Formed in the Toronto suburb of Willowdale in 1968, Rush have sold 40 million copies of their 19 studio and 11 live albums. In 2013 the trio were inducted into the Rock And Roll Hall Of Fame, in Cleveland, by Dave Grohl and Taylor Hawkins. Speaking about Peart, Hawkins said “this guy spawned a generation of air-drummers… with his composition, craft and technique.”
Neil Peart joined Rush in 1974, the point at which the Torontonians truly found their groove. Singer and bassist Geddy Lee remembered the day the two parties first met.
“He drove up in this little sports car, drums hanging out of every corner,” he told the journalist Michael Hann. “He comes in, this big goofy guy with a small drum kit with 18-inch bass drums. Alex [Lifeson] and I were chuckling – we thought he was a hick from the country. And then he sat down behind his kit and pummeled the drums, and us. I’d never heard a drummer like, someone with that power and dexterity. As far as I was concerned, he was hired from the minute he started playing.”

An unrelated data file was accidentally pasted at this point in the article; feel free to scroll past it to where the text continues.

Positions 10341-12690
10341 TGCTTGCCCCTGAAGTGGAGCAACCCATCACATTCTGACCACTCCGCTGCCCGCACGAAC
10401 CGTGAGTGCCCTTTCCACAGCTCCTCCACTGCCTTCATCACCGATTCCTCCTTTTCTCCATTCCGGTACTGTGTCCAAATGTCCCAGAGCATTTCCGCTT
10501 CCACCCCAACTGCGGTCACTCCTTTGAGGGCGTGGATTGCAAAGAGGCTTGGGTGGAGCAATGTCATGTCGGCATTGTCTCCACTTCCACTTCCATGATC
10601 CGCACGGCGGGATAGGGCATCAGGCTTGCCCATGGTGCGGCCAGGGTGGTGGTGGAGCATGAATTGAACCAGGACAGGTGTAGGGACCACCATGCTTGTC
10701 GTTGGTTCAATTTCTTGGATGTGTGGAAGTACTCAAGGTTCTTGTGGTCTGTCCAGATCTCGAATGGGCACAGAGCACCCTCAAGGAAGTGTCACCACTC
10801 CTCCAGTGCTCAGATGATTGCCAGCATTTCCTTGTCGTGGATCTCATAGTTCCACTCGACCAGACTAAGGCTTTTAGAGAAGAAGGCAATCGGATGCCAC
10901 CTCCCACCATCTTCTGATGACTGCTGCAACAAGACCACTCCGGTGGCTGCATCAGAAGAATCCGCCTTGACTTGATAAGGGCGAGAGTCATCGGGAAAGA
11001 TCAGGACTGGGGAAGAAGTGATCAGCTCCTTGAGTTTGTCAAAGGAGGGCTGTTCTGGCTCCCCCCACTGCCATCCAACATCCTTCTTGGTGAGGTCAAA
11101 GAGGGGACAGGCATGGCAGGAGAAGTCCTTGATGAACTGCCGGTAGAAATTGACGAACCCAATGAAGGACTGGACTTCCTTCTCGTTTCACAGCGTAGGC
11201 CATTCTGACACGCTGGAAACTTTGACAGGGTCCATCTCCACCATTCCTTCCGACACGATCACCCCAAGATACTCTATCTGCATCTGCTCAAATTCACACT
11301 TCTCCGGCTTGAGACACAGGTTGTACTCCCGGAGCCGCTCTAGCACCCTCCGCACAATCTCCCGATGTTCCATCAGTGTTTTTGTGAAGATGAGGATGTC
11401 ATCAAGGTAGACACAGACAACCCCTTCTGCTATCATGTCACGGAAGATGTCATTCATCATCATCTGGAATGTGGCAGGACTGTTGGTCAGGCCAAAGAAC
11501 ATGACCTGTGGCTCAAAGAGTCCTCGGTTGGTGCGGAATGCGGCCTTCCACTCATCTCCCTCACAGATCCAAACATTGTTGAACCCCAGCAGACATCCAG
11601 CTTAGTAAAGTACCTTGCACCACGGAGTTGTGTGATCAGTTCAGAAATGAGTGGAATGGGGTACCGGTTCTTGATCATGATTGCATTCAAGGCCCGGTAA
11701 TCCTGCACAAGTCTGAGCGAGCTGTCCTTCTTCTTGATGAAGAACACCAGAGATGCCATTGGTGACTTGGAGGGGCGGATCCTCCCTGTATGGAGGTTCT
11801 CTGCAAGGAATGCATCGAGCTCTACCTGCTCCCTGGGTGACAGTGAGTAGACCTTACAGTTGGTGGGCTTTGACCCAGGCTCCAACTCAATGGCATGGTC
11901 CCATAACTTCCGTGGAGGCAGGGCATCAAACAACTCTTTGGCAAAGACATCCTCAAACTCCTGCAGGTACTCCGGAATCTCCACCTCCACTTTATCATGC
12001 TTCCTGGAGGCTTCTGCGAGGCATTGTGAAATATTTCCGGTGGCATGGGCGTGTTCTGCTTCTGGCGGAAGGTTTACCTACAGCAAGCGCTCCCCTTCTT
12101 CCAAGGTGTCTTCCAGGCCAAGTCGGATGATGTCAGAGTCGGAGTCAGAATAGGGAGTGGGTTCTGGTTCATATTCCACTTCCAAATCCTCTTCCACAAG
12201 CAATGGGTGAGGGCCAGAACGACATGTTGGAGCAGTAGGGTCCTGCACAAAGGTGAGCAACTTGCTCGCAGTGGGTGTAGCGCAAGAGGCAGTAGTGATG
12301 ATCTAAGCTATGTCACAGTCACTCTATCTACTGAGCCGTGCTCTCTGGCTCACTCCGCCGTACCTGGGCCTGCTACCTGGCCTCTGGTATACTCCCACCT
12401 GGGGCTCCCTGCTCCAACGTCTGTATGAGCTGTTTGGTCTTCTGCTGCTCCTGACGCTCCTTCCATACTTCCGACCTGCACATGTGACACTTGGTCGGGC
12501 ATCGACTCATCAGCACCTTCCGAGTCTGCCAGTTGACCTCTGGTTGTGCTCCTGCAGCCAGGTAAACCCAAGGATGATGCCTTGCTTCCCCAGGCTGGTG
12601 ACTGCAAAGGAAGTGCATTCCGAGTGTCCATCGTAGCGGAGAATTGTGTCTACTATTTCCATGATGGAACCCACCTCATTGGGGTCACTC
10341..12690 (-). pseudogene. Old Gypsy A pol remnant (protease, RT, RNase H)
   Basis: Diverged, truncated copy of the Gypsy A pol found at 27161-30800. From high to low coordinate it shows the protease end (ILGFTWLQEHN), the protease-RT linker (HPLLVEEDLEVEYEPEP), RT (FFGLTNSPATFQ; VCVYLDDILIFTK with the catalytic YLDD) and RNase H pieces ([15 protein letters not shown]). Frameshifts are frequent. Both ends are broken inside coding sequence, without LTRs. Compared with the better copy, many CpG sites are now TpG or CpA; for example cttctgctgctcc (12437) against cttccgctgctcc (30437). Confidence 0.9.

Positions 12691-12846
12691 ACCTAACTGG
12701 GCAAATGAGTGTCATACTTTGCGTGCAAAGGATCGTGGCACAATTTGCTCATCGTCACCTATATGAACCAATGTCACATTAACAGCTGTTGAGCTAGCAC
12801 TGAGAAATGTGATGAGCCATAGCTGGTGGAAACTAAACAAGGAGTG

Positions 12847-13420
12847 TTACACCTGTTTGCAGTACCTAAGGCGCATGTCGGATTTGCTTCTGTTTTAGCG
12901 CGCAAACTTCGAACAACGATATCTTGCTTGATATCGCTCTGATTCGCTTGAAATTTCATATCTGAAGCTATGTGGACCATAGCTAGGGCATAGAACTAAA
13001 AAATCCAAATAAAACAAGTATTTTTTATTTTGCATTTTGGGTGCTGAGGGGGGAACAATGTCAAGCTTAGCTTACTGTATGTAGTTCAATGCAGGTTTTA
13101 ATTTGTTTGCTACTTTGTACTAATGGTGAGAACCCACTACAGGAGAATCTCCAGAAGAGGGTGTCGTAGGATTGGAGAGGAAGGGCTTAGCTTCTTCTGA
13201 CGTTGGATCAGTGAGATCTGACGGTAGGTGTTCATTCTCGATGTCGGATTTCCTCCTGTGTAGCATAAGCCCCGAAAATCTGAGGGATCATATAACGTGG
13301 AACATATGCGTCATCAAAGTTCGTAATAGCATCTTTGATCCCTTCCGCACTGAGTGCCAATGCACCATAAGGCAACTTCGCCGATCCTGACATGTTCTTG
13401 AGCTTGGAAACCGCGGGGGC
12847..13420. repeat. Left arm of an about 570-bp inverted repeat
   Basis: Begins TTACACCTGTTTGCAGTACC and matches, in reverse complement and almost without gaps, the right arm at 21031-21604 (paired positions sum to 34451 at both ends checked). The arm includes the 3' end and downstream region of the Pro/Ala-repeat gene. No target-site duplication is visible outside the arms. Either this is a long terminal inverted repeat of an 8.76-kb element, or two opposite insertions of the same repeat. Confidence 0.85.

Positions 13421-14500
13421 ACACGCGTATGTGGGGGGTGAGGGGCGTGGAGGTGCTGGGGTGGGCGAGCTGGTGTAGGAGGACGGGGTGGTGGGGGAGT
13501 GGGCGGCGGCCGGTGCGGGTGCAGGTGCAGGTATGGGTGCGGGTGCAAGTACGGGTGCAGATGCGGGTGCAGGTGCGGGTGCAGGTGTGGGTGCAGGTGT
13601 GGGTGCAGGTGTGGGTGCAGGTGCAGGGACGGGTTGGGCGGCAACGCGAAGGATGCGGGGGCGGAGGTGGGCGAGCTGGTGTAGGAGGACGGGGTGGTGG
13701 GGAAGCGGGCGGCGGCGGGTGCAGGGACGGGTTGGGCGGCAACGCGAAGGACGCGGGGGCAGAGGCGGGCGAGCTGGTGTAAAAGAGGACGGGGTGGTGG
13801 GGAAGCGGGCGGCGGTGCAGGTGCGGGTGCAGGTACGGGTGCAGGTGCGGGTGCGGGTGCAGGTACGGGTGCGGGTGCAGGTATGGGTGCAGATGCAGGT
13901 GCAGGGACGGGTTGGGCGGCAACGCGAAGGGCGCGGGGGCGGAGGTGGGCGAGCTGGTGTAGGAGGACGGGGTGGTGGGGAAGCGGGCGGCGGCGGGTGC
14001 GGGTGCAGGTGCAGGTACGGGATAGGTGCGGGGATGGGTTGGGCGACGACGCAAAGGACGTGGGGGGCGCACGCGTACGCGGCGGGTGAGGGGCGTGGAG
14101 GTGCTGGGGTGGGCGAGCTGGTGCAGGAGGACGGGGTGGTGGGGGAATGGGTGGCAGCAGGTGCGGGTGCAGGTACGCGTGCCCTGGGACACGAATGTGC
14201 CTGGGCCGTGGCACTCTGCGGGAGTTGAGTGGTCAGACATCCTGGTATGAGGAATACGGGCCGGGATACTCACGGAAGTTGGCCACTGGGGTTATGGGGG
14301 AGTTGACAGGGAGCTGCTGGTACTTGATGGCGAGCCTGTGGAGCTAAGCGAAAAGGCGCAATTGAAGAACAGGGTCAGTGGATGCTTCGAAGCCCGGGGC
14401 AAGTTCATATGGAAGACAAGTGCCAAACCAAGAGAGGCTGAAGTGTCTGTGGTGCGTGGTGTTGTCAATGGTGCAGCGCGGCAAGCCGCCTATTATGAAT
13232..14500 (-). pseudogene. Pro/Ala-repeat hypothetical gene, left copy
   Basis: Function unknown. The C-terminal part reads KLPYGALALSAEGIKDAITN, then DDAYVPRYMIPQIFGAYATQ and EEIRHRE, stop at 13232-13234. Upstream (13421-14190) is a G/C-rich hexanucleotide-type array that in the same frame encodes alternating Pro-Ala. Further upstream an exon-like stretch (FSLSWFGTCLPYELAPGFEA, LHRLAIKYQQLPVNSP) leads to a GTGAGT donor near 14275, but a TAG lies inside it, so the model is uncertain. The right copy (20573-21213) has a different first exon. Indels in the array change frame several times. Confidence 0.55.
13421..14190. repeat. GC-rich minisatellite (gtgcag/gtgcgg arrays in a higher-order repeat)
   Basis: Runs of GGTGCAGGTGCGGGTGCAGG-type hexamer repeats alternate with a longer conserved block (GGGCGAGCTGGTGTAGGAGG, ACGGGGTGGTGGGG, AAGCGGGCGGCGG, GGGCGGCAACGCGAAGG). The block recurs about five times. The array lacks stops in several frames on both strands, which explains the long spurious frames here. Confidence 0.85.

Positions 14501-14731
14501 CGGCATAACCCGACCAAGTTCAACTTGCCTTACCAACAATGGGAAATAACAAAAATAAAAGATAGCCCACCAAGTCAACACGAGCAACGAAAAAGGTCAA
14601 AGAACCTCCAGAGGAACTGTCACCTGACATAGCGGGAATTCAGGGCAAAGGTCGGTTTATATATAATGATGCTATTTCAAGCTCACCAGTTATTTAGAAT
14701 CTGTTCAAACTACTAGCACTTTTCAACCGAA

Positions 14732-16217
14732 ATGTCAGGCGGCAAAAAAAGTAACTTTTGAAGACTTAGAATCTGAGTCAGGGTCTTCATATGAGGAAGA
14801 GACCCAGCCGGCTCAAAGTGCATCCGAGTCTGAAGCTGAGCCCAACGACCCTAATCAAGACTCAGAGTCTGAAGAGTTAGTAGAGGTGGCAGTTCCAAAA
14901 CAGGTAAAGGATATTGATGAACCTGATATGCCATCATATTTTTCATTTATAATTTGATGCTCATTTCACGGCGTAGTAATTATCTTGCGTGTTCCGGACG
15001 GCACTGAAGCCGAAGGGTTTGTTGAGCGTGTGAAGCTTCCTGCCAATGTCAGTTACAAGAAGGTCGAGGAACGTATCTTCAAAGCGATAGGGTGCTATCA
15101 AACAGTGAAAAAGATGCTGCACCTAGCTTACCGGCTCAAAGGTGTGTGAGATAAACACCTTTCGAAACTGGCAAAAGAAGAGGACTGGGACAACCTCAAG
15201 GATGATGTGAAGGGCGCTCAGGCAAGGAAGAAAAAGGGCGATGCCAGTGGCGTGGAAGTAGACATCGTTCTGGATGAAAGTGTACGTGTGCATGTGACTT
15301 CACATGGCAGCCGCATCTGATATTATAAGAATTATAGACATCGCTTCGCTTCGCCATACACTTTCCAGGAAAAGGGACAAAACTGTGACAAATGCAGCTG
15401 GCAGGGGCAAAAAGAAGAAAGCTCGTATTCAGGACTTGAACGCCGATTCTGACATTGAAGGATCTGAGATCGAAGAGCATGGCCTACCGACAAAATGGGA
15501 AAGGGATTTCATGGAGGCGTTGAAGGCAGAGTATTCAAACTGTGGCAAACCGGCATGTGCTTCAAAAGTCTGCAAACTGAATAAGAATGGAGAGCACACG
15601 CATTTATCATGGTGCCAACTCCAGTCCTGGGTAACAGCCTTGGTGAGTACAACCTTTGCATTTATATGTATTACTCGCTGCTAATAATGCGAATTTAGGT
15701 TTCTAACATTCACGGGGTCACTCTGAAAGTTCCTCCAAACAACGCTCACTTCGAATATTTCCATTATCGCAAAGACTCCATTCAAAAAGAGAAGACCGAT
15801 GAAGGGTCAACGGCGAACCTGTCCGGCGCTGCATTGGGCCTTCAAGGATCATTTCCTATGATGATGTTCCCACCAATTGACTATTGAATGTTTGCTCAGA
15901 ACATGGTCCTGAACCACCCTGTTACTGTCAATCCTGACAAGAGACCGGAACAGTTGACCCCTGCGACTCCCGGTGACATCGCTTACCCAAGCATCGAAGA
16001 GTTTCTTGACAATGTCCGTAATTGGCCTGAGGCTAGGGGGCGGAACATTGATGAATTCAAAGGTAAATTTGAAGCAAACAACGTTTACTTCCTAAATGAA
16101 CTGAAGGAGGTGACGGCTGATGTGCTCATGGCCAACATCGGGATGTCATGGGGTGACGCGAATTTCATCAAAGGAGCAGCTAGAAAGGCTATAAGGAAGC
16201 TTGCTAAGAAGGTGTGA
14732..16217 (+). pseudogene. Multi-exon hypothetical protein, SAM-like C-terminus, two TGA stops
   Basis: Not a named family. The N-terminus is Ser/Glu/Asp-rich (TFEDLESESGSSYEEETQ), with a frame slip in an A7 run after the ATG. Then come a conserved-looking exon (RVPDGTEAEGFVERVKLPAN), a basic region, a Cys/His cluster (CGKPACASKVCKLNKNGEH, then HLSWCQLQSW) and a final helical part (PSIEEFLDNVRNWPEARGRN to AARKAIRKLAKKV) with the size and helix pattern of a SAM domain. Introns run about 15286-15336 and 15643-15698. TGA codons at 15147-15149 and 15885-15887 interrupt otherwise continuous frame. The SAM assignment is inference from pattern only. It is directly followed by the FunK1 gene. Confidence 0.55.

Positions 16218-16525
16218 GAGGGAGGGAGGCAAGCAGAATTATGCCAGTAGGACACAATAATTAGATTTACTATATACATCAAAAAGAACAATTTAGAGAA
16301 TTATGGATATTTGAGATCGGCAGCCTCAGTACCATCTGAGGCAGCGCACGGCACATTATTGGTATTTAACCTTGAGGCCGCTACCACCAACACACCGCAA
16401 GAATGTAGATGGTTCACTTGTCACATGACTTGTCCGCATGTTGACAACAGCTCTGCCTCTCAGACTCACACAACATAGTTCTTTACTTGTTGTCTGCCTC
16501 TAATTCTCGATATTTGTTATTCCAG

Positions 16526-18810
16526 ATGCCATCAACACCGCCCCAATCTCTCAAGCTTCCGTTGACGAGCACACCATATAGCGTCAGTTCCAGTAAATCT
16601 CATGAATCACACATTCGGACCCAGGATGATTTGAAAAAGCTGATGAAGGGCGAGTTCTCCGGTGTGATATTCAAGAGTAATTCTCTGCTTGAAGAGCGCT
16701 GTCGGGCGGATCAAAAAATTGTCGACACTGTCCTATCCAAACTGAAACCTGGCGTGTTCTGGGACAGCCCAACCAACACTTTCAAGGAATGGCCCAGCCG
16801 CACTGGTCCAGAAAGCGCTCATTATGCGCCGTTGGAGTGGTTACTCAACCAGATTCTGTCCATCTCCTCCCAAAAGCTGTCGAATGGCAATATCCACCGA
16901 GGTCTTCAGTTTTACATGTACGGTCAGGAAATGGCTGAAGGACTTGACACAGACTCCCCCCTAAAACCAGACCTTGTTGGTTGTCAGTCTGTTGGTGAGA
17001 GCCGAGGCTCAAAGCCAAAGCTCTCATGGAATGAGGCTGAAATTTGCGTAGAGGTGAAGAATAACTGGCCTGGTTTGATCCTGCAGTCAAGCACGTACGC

Peart’s first tour with Rush began just two weeks later, and heralded a decades long schedule that would see them performing as many as 250 concerts a year. Such a workload was crucial to the group’s development. Despite authoring a number of radio-friendly songs – of which The Spirit Of Radio, Tom Sawyer, Subdivisions and Closer To The Heart are the best known – Rush were not beloved of American or European radio. Along with Led Zeppelin, they were among the first bands to harvest an enormous audience by eschewing singles in favour of an arduous touring schedule. In this, they provided an influence on everyone from Slayer and pre-‘Black Album’ Metallica, to Mastodon, Tool, and Biffy Clyro.
Writing on social media, Biffy Clyro drummer Ben Johnston offered the words ‘RIP Neil. You inspired a generation and your legacy will forever remain ❤️❤️❤️.’ Beneath the words was a picture of Peart in bobble-head form.